Mon, Jul 23rd 2007 3:45pm
With Google taking some hits over its data retention practices, its competitors are hoping that they can use the privacy issue to their advantage. Microsoft, Yahoo and Ask have all updated or clarified their policies to give users more control over what data is kept and for how long. It's great to see that the search engines are responsive on this issue, but it's hard to imagine that these moves will have a big effect on the competitive landscape. Consumers express a preference for better privacy when asked about it in studies and surveys, but they often fail to put these preferences into practice when choosing products. Of course, even if users don't switch from one site to another, the net effect of this oneupmanship should result in better privacy, if these companies stick to their word.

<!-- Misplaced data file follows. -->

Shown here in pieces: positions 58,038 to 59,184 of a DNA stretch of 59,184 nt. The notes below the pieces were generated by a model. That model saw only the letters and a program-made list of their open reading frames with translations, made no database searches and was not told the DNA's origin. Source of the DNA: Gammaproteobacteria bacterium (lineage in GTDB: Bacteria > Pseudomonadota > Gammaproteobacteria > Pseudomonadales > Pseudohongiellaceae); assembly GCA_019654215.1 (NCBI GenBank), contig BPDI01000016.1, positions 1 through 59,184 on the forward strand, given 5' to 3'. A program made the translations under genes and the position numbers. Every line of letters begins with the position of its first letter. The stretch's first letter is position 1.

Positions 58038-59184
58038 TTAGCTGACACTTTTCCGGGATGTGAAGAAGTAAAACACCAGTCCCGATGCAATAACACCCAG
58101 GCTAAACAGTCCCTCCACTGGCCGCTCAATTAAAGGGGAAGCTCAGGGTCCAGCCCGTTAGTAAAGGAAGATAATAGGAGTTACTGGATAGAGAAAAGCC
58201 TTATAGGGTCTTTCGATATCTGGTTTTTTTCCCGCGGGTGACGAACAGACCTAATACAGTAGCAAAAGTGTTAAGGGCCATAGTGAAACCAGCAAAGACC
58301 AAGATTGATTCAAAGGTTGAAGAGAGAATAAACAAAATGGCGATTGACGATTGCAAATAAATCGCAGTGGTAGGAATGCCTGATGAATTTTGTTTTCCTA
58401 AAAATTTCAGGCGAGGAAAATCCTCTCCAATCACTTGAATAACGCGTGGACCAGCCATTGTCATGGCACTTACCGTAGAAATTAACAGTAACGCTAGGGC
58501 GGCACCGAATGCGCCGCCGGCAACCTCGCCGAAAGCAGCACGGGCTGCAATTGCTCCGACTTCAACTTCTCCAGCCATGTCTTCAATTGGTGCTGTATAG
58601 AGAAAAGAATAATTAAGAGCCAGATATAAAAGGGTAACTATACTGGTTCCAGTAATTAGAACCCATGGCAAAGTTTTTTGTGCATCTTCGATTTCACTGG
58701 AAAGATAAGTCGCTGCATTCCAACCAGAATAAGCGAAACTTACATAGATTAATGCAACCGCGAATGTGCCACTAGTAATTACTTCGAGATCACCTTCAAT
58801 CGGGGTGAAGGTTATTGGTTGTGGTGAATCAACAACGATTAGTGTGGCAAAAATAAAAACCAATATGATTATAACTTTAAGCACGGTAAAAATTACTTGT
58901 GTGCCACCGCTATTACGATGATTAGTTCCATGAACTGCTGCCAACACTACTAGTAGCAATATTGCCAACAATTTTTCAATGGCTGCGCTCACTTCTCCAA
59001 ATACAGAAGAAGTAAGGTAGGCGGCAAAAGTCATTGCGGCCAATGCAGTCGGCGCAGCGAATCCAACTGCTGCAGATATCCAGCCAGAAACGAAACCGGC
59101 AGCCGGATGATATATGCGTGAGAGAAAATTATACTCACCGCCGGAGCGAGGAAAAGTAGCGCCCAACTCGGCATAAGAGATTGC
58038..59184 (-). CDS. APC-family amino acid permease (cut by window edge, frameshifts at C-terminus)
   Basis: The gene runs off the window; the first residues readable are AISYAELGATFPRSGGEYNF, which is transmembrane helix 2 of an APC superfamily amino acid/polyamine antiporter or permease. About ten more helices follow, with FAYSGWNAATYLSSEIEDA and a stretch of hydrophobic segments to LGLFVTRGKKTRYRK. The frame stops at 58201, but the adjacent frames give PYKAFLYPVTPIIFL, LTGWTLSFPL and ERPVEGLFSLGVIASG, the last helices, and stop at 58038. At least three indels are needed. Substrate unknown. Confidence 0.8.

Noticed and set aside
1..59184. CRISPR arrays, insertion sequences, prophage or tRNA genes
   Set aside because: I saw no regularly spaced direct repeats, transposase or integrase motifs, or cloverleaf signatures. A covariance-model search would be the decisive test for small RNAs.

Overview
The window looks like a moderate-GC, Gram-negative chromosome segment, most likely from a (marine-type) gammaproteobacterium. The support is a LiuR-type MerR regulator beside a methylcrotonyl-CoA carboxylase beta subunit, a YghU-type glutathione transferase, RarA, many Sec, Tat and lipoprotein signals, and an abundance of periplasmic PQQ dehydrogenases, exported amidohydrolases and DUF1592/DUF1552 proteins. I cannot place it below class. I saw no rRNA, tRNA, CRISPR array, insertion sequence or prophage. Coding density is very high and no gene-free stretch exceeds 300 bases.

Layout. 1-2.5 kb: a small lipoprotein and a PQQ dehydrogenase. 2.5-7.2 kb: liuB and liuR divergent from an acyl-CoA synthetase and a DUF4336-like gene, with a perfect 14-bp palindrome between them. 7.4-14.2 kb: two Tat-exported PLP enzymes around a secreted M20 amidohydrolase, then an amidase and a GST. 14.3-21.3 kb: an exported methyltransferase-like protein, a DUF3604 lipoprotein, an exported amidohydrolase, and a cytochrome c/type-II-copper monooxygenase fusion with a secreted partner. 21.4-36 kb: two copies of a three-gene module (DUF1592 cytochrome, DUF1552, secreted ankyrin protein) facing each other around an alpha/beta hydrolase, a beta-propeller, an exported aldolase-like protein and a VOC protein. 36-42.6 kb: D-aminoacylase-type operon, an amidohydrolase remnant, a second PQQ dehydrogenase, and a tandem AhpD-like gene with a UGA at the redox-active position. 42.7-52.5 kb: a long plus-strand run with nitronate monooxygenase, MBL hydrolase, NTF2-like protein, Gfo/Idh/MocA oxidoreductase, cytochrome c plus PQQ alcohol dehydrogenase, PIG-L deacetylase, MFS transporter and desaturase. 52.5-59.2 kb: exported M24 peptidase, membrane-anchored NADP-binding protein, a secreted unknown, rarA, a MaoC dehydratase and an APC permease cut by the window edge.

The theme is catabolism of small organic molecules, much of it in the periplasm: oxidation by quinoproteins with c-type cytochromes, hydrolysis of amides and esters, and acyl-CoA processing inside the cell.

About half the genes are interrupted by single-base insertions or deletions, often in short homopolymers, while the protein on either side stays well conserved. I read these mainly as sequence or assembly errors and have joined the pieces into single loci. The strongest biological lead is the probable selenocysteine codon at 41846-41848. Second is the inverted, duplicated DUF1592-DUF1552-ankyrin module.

If you liked this post, you may also be interested in...
- UN Appoints Special Expert To Report On Online Privacy; Surprisingly, US And UK Don't Object
- Copyright Bots Kill App Over 'Potentially Infringing' Images, Follow This Up By Blocking App For Use Of CC/Public Domain Images
- Good News: Internet Ad Industry Realizes It Needs To Embrace HTTPS
- FBI Quietly Removes Recommendation To Encrypt Your Phone... As FBI Director Warns How Encryption Will Lead To Tears
- Accidentally Revealed FTC Document Details Some Questionable Google Practices, But Not The Ones Most People Focused On